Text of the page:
Eurostar Direct Train Service to Amsterdam May Not Run Regularly Until 2018

Train tracks - hany1974/iStock/Getty Images Plus/Getty Images
Photo by hany1974/iStock/Getty Images Plus/Getty Images

by Simon Calder, The Independent, May 25, 2017

The long-promised direct trains from London to Amsterdam will start in December this year — but a regular service may not run until Easter.

Direct trains from London to Amsterdam have long been promised. German Railways even went so far as to run a train to London St Pancras and announce a 2013 start date. But that deadline came and went, and the German firm has not shown any indication lately of taking on Eurostar.

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Eurostar maintains that it will launch a service from St Pancras to the Dutch capital in December this year — but makes no promises about running regular services until the following Easter.

Last year Eurostar’s chief executive, Nicolas Petrovic, said: “Over the coming months, we are making a major investment in our fleet, our service and our stations to equip our business for expansion. The launch of our Amsterdam route at the end of next year marks a key milestone and represents a significant growth opportunity for the future.” Many prospective passengers inferred that daily services would commence in December 2017 and continue indefinitely.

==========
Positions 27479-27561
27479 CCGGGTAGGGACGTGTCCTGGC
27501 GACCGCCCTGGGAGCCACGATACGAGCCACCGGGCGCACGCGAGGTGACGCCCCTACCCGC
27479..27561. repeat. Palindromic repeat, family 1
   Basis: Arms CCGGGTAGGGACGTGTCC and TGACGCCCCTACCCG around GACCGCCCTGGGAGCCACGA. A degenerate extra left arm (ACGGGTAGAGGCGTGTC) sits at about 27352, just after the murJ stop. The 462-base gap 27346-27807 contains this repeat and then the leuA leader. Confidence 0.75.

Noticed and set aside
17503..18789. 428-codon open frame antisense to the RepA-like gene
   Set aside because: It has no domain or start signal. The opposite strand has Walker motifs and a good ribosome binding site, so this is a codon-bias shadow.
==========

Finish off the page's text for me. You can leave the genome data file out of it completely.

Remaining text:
But according to Railnews magazine, it appears that may not be what Eurostar has in mind.

The magazine quotes a “company source” as saying: “We do not expect to run regular services to the Netherlands until Easter 2018, to coincide with the beginning of the City Break season.”

The trains will run via Brussels to Amsterdam, calling at Rotterdam. It is expected that the outbound journey will take 3 hours, 50 minutes, slicing nearly an hour from the existing service involving a change of trains in the Belgian capital.

Coming back, there is a protracted stop in Brussels, where other passengers will join the train, adding around 20 minutes to the journey.

On an average weekday there are 42 flights each way between the London airports and Amsterdam, including 15 from Heathrow, 11 from London City and 10 from Gatwick. The typical journey time is 75 minutes.

But Mark Smith, founder of the Seat Sixty-One international rail website, expressed optimism about the international train’s prospects: “This is a route where high-speed rail can make real inroads into a market that airlines think is their own.

“A four-hour timing from city centre to city centre, the potential for 95 per cent on-time performance, a year-round market with both business and leisure travel, and free Wi-Fi all the way. It's taking Eurostar a while to get this started, but it will be well worth the wait.”


This article was written by Simon Calder from The Independent and was legally licensed through the NewsCred publisher network. Please direct all licensing questions to [email protected].

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